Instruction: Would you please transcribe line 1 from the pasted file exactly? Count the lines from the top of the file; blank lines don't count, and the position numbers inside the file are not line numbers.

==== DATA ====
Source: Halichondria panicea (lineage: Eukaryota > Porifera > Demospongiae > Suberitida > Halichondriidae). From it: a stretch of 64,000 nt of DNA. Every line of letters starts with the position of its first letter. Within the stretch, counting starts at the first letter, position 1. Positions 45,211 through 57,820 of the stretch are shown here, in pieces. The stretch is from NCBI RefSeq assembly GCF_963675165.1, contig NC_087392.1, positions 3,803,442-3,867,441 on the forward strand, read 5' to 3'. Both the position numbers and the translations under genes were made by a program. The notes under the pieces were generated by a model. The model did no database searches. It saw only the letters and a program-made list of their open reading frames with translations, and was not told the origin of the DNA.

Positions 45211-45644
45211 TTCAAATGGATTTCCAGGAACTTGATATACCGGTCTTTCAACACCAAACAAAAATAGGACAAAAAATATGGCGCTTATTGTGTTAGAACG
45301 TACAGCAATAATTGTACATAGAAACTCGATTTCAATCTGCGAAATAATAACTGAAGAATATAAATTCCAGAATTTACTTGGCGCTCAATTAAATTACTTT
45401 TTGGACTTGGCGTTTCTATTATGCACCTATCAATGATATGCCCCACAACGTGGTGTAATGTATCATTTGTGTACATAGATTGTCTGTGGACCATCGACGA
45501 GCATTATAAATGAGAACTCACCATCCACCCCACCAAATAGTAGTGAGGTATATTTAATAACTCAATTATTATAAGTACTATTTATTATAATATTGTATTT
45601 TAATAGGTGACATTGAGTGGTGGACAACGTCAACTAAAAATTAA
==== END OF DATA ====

Source: Halichondria panicea (lineage: Eukaryota > Porifera > Demospongiae > Suberitida > Halichondriidae). From it: a stretch of 64,000 nt of DNA. Every line of letters starts with the position of its first letter. Within the stretch, counting starts at the first letter, position 1. Positions 45,211 through 57,820 of the stretch are shown here, in pieces. The stretch is from NCBI RefSeq assembly GCF_963675165.1, contig NC_087392.1, positions 3,803,442-3,867,441 on the forward strand, read 5' to 3'. Both the position numbers and the translations under genes were made by a program. The notes under the pieces were generated by a model. The model did no database searches. It saw only the letters and a program-made list of their open reading frames with translations, and was not told the origin of the DNA.